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Column: Let's recognise and appreciate the fine men and women who have served Ireland

The 50th anniversary of the death of JFK elicited understandable emotion here… but we must also appreciate our home-grown peace brokers, inspiring figures, and everyday heroes, writes Colm Bergin.

Colm Bergin

WITH THE 50th anniversary of the death of President John Fitzgerald Kennedy there was an understandable wave of emotion that gripped society and the media. But with all the newspaper ink and airtime that was used to mark it, a person could be forgiven for missing an equally significant event last week; the passing of Fr. Alec Reid, one of Ireland’s most influential peace brokers.

Father Reid risked his life to help bring about the end of the Troubles, the years of violence that affected countless people in our country. He acted as a vital intermediary between the communities and helped guide the peace process along a difficult path.

We often look abroad for figures we can aspire to emulate, yet we fail to realise and appreciate the fine men and women that we have been serving and working for Ireland throughout the last 50 years. If we were to appreciate these people, then we may be spared having to look back at old black-and-white reels and photographs seeking hope and inspiration. If we would actually appreciate some of these amazing people, then we may find a sense of lost pride in our own country.

Inspiring public figures

We need not go too far afield to find a man that was so influential during the ’70s and ’80s that he was often referred to as “the United States 101st Senator”. John Hume commanded such affection and respect in Washington DC that he could have potentially stalled Ronald Reagan’s legislative agenda if Northern Ireland was not on it.

This was done with the help of leading political figures in the US, which were collectively known as the Four Horsemen. They saw in John Hume a man that could be trusted and a man that was respected on all parts of the divide. This man worked tirelessly to promote peace in Northern Ireland and yet today many people of the post Good Friday Agreement generation are not aware of the work or the man, though these same people would undoubtedly have heard of John Fitzgerald Kennedy.

Another person who has somewhat faded from Ireland’s public consciousness is a woman who had been, and in some quarters continues to be, touted as a possible successor to Bank Ki-Moon, the United Nations Secretary General. Mary Robinson has been, to quote President Barack Obama, “an advocate for the hungry and the hunted, the forgotten and the ignored. Mary Robinson has not only shone a light on human suffering, but illuminated a better future for our world”.

She has been chosen by Nelson Mandela to be part of his group, the Elders, “an independent group of global leaders who work together for peace and human rights”. All this comes after decades of work in the Seanad and the Courts promoting women’s rights and those of the disadvantaged. She followed these achievements by bringing new life to an antiquated office in Aras an Uachtarain.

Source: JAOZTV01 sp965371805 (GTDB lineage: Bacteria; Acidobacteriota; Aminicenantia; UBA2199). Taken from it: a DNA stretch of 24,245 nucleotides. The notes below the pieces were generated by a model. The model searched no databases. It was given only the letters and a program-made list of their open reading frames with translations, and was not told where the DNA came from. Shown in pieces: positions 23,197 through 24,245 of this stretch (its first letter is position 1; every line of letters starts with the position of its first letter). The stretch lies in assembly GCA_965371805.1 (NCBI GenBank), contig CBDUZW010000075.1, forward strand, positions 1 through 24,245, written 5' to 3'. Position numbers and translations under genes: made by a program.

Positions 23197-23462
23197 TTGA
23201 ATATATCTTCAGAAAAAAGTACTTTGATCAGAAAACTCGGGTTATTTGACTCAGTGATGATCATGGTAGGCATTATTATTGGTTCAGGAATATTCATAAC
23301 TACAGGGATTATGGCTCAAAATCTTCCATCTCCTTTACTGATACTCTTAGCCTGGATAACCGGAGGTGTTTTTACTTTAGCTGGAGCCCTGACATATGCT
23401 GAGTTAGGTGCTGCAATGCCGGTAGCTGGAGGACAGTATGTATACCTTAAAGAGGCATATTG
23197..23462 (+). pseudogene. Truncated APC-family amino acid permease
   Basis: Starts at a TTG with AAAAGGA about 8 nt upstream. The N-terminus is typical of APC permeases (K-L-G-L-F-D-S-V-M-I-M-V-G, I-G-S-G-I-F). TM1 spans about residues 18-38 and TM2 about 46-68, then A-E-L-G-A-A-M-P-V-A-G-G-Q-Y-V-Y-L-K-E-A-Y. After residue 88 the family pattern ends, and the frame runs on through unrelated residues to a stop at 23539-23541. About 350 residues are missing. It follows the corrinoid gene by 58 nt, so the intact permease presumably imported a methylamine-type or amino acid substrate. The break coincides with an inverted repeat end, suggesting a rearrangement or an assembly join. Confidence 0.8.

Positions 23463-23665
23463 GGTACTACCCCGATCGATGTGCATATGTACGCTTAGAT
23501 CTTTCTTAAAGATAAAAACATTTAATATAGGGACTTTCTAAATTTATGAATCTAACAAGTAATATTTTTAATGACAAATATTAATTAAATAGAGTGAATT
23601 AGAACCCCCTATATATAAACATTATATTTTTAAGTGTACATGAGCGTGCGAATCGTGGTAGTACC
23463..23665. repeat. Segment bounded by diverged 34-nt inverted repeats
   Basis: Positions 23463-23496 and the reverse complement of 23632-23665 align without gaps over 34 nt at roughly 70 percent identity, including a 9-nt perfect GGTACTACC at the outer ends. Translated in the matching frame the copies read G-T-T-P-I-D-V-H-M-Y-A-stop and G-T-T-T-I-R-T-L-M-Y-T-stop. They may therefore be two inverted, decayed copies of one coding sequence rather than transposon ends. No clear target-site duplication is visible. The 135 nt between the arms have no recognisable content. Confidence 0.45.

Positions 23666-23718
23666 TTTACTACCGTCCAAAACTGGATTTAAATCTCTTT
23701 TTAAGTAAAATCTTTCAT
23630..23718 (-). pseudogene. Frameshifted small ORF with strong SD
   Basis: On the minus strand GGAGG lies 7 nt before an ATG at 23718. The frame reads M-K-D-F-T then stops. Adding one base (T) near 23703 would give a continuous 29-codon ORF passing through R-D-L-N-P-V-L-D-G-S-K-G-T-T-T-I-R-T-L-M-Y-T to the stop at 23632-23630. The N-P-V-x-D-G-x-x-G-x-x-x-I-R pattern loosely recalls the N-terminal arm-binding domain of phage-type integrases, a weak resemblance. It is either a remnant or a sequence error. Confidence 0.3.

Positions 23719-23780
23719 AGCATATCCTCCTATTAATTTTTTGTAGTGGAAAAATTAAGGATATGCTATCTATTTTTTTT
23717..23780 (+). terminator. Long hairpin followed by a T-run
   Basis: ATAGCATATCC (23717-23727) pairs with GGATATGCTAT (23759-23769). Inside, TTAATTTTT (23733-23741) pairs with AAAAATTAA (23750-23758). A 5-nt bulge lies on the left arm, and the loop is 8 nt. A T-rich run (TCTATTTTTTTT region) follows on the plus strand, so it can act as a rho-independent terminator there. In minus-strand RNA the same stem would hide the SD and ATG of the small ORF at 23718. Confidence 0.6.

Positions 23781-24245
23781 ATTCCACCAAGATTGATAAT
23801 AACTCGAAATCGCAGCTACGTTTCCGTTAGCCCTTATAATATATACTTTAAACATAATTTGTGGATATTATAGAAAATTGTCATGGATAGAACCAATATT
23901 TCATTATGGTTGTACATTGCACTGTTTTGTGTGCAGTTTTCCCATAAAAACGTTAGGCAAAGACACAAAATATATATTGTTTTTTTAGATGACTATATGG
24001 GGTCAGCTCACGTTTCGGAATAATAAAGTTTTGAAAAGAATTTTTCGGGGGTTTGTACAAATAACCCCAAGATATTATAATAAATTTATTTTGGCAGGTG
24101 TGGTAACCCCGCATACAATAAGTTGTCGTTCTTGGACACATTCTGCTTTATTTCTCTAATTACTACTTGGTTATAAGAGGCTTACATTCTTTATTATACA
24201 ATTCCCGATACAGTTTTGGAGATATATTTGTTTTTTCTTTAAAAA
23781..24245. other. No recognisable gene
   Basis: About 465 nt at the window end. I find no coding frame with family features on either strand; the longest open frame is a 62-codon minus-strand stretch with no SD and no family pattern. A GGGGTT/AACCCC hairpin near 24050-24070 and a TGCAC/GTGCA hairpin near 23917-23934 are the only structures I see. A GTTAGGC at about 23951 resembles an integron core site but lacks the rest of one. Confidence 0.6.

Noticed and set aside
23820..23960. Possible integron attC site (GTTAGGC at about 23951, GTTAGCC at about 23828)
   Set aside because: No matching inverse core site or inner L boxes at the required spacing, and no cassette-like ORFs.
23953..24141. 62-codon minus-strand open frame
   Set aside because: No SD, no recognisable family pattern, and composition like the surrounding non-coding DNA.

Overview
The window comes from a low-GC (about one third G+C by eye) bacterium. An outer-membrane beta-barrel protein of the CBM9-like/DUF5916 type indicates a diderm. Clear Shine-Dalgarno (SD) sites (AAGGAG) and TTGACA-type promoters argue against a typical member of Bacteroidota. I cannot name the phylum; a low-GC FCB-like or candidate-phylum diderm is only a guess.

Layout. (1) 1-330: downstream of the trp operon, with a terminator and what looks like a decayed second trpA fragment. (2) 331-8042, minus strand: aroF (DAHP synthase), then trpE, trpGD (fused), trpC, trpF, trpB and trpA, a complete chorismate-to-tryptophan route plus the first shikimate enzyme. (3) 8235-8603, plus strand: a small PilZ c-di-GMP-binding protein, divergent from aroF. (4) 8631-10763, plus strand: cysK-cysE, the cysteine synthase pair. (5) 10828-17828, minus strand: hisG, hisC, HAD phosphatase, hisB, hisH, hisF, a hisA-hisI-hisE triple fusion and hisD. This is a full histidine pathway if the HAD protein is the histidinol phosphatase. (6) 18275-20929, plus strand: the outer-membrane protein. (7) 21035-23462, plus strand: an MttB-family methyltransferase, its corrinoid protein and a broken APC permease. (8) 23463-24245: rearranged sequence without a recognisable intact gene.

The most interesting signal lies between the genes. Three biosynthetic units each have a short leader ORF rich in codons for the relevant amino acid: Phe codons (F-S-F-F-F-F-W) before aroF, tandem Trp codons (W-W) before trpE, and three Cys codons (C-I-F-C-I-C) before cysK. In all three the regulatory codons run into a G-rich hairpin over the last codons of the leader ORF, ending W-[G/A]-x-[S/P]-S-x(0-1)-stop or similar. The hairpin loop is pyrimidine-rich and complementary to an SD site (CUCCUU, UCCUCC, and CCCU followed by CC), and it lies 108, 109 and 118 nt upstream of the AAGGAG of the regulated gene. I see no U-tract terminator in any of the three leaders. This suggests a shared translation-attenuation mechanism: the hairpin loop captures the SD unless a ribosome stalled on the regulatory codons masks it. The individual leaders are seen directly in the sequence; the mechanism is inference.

Unassuming, everyday heroes

Even outside the realms of politics, there are endless others living in Ireland who are equally as inspirational. The likes of Rio Hogarty, who has fostered over 140 children over the past 40 years, and Brother Kevin Crowley, who set up and has run the Capuchins Day Care, that give out thousands of free meals and food parcels to those in need, add much to society and somehow do not register in the public’s consciousness in the same way as JFK’s short presidency.

The author is by no means claiming that we should forget President Kennedy or the work of his administration. He did much for the disadvantaged and for the cause of the Irish in America – but please do not remember him at the expense of the people mentioned in this article like Fr Reid, Mr Hume, Mrs Robinson, Ms Hogarty and Bro Crowley and the legion of others not mentioned here.

President Kennedy set a standard, telling us that we should not “ask what our country can do for us, but what we can do for our country.” We should continue to hear that calling, but not forget those who have heard it and answered already.

Colm Bergin has experience in both politics and public policy having worked in New York, Brussels and Washington DC. He is a graduate of Government and Public Policy at UCC and holds a Diploma in Law from the IPA.

We’re interested in your ideas and opinions – do you have a story you would like to see featured in Opinion & Insight? Email opinions@thejournal.ie

Read: Fr Alec Reid offered ‘image of decency struggling to assert itself amidst brutality’

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Colm Bergin

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